Critically endangered South American forests were man made

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Critically endangered South American forests thought to be the result of climate change were actually spread by ancient communities, archaeologists have found.

Huge swathes of land in Chile, Brazil and Argentina are covered with millions of Araucaria, or monkey puzzle trees, thanks to people planting or cultivating them more than a thousand years ago, a new study shows. Recent logging means the landscape is now one of the world’s most at-risk environments.

It had been thought the forests expanded due to wetter and warmer weather. But the research shows the rapidly expanding pre-Columbian population of South America, Southern Jê communities, were really responsible.

New excavations and soil analysis shows the forests, still hugely culturally and economically important to people living in South America, expanded between 1,410 and 900 years ago because of population growth and cultural changes.

Dr Mark Robinson, from the University of Exeter, who led the British Academy and AHRC-FAPESP-funded research, said: “Our research shows these landscapes were man-made. Communities settled on grassland, and then – perhaps because they modified the soil, protected seedlings or even planted trees – established these forests in places where geographically they shouldn’t have flourished.”

The forests date back to the period when dinosaurs roamed. The iconic monkey puzzle tree, or Parana pine, has grown in the region for thousands of years. Its nuts were one of the most important food sources for ancient communities, attracted game for hunting when nuts were ripe. They were also a valuable source of timber, fuel and resin, and became an integral part of southern Jê cosmology. Communities still call themselves “people of the Araucaria”, and hold festivals to celebrate the forests.


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Of the 19 species of Araucaria tree, five are classified as endangered and two, including the Brazilian Araucaria angustifolia, are critically endangered. Reports from the late 1800s describe trees with diameters of over 2 m, reaching 42 m in height. Modern trees are only around 17.7 m tall.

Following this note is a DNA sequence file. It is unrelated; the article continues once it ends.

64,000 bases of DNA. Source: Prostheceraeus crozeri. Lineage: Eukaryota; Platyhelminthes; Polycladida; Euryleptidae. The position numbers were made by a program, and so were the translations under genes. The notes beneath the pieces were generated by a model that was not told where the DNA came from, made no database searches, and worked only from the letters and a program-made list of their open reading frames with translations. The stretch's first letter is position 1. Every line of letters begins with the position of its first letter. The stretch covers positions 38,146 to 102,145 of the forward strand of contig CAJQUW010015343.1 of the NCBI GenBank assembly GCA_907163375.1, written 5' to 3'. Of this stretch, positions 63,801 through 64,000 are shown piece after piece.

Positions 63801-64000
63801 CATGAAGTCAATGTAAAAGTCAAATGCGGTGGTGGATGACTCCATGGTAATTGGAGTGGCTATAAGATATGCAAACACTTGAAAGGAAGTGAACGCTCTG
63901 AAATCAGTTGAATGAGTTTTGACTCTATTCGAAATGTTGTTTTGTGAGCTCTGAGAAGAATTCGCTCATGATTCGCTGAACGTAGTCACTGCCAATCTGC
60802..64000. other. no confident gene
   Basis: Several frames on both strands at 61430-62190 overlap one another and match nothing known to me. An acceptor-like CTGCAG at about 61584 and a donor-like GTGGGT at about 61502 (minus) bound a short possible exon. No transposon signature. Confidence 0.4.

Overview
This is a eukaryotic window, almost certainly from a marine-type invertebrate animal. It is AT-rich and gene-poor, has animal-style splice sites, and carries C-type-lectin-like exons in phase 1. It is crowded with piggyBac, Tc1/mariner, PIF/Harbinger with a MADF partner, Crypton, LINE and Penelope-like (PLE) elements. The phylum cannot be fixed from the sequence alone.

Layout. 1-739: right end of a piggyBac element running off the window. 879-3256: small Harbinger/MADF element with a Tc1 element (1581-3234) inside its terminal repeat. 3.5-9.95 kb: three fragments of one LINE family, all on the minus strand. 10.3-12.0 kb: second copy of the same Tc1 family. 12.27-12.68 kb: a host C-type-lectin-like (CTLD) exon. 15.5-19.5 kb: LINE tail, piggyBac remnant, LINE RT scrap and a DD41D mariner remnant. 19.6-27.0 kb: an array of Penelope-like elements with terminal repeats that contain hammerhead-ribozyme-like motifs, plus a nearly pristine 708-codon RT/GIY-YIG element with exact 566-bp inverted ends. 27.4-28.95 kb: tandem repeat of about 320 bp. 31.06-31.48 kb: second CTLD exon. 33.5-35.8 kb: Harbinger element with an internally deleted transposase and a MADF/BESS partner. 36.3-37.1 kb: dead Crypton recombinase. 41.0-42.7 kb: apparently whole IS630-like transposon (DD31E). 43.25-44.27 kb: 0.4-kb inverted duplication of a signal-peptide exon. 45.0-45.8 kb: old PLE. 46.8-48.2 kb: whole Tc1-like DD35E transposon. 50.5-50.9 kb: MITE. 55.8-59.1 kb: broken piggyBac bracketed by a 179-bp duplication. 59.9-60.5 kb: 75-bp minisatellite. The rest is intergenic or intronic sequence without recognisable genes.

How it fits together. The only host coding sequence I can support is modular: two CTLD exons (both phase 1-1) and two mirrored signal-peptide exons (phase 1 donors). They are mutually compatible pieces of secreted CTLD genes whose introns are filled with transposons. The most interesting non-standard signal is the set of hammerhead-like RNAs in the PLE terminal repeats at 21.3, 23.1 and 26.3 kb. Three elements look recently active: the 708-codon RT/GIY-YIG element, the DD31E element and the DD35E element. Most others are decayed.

The archaeological analysis began because the experts, from the University of Exeter, University of Reading, University of São Paulo, University of New Mexico, Universidade Federal de Pelotas and Universidade do Sul de Santa Catarina, noticed that in areas of low human activity forests are limited to south-facing slopes, whereas in areas of extensive archaeology, forests cover the entire landscape. They were able to analyse soil isotopes reflecting vegetation and archaeological evidence from Campo Belo do Sul, Santa Catarina State, Brazil, to test whether this pattern was directly related to past human activity.

The study shows the forests first expanded around 4,480 to 3,200 years ago, most likely near streams, and this may have been caused by a wetter climate. But a more rapid and extensive expansion across the whole region later happened between 1,410 and 900 years ago, when forests expanded into highland areas. The weather during this time was dry and less humid. This expansion of the forests coincides with population growth and increasingly complex and hierarchical societies in South America.

The expansion in forests reached a peak around 800 years ago. The number of people in South America declined 400 years ago when European settlers arrived in the area. The population did not begin to recover until the 19 century, when loggers began exploiting the Araucaria forests for timber.

Professor José Iriarte, from the University of Exeter, another member of the research team, said: “This study shows the Araucaria forests were expanded beyond their natural boundaries, they were used sustainably for hundreds of years, and conservation strategies must reflect this so they balance protection, heritage and economic development.”

Uncoupling human and climate drivers of late Holocene vegetation change in southern Brazil is published in the journal Scientific Reports.

UNIVERSITY OF EXETER

Image Header – Monkey puzzle. – Credit: Copyright Mark Robinson

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